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The night of my mock mock-viva

The night of my mock mock-viva

Last night I had what I call (with academic tongue-in-cheek) a ‘Mock-Mock’ with friends. This was in essence a warm-up for the mock-viva next week with my supervisor at the University of Leicester, but it was an invaluable experience in its own right. Until that point, I had been practising answering viva questions by myself, but that’s not quite the same thing. I found the process hard to engage with, and I must admit to doing it in a half-hearted way. It was on my daily ‘to-do’ prep-list but often got pushed to the bottom or left out entirely (I have found the writing of this blog more effective as a way of reflecting upon my viva journey and, in some cases, articulating responses to possible questions that may come up).

 Lacking genuine schizophrenic (or actorly) tendencies, it was hard to roleplay both examiner and candidate by myself. I can picture the scenario: leaping between two chairs, pipe and frown in one, nervously sipping a bottle of water in the other… Then, of course, there would be the differences between the internal and external – involving a bifurcation of that role, and let’s not forget the Chair (played by a chair?). Although there is comic potential there (‘Monty PhDthon’ anyone?); it’s not really effective as a practise session.  Nothing can replace the complex social dynamic and noetic field created by an erudite discussion between peers. And so, I asked my dear writer friends to help out.

They agreed and I sent them a list of possible questions, inviting them to customize them as they saw fit. A couple had read an early version of the novel, and one, my critical commentary. I didn’t expect them to re/read the whole thing, which weighs in at approx. 155,000 words – an 80,000-word thesis (20K of critical commentary; 60K of the novel) – and the rest of the novel in the appendices. The main thing for me was a chance to practise answering questions in a live situation. Not knowing the order of the questions, or their exact wording, kept me thinking on my feet. To thank them for giving up their Saturday night for me, I cooked them a meal. After we had broken bread, we settled down to business.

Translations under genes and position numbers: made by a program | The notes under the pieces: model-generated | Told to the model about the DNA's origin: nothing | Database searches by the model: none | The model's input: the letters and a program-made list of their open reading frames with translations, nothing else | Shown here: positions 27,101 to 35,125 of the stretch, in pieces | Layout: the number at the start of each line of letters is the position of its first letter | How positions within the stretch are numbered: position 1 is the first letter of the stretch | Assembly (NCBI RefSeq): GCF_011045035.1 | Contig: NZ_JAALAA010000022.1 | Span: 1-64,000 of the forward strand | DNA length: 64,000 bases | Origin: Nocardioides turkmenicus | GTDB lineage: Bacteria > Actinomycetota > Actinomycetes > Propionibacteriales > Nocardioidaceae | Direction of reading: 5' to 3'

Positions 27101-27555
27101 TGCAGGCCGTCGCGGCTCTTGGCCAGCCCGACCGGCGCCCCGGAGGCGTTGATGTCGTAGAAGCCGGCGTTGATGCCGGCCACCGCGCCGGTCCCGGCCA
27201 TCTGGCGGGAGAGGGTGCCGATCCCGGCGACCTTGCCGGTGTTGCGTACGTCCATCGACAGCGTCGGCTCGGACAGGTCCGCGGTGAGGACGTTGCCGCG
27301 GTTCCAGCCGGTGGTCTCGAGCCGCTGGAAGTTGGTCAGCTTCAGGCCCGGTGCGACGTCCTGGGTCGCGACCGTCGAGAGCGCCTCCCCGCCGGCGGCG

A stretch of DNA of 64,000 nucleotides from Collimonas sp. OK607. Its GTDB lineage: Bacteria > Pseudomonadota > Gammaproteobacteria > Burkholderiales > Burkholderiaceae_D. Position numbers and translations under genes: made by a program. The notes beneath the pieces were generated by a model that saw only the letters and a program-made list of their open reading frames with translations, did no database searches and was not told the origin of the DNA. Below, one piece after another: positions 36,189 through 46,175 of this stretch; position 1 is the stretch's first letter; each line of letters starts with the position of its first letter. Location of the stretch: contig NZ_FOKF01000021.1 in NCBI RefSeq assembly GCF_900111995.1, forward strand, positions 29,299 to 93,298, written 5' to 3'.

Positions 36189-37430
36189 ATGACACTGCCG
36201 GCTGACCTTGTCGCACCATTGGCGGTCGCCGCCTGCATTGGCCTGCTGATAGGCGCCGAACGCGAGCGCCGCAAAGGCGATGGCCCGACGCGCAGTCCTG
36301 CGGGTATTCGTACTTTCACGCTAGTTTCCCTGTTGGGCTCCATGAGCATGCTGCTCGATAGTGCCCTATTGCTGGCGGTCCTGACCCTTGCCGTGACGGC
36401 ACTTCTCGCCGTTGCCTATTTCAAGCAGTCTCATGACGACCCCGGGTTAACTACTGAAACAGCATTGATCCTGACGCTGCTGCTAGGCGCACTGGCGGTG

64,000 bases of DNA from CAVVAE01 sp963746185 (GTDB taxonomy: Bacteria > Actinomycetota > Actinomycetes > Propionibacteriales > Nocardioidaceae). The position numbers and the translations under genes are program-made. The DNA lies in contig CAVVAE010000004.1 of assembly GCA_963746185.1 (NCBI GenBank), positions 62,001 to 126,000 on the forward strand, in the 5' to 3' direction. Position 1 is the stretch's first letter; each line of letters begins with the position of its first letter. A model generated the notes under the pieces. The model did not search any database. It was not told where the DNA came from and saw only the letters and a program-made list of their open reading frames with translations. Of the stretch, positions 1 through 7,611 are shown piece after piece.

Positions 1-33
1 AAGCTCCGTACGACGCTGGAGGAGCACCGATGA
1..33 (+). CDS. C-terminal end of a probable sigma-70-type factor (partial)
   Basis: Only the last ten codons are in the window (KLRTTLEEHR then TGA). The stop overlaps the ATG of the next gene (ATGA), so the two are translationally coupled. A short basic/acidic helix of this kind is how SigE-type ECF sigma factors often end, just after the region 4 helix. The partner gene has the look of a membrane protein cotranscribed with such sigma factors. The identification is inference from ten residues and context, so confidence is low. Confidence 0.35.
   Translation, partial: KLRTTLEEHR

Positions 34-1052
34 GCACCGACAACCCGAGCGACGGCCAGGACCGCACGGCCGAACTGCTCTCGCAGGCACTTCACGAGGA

They started with a couple of icebreakers, which eased me into the process; and then we were off. I consciously made an effort to pause before answering, making some brief notes to help remind me of the question’s focus, and to buy myself some cogitating time. It was tempted just to plunge in, but it paid off to ‘Pause, Reflect, Analyse, Narrativize, and Acknowledge’ (my Viva acronym PRANA). I managed to do this often organically, but it was useful to have the mnemonic checklist at hand, when I phased out (it went on till 10 pm). Other things I needed to bear in mind emerged in the useful feedback session afterwards. Overall, it was a very productive, positive experience.

I feel a lot more confident about coping with the actual viva now. Of course, the practise session was amongst friends, but they role-played extremely well, rarely breaking character, and the level of questioning was rigorous. They threw in a few ‘nightmare questions’ and interrogated my answers. I certainly didn’t get the soft soap. This ‘tough love’ will serve me well in the real thing. I cannot recommend the value and effectiveness of such live practise sessions highly enough. It made the whole thing far more tangible and achievable.


Dr. Kevan Manwaring (@bardicacademic) is a Teaching Fellow in Creative Writing at the University of Leicester.This story was published on October 14, 2018, on Dr. Manwaring’s blog, The Bardic Academic (available here), and has been republished here with his permission.

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Your Research. Your Life. Your Story.

A magnetic community of researchers bound by their stories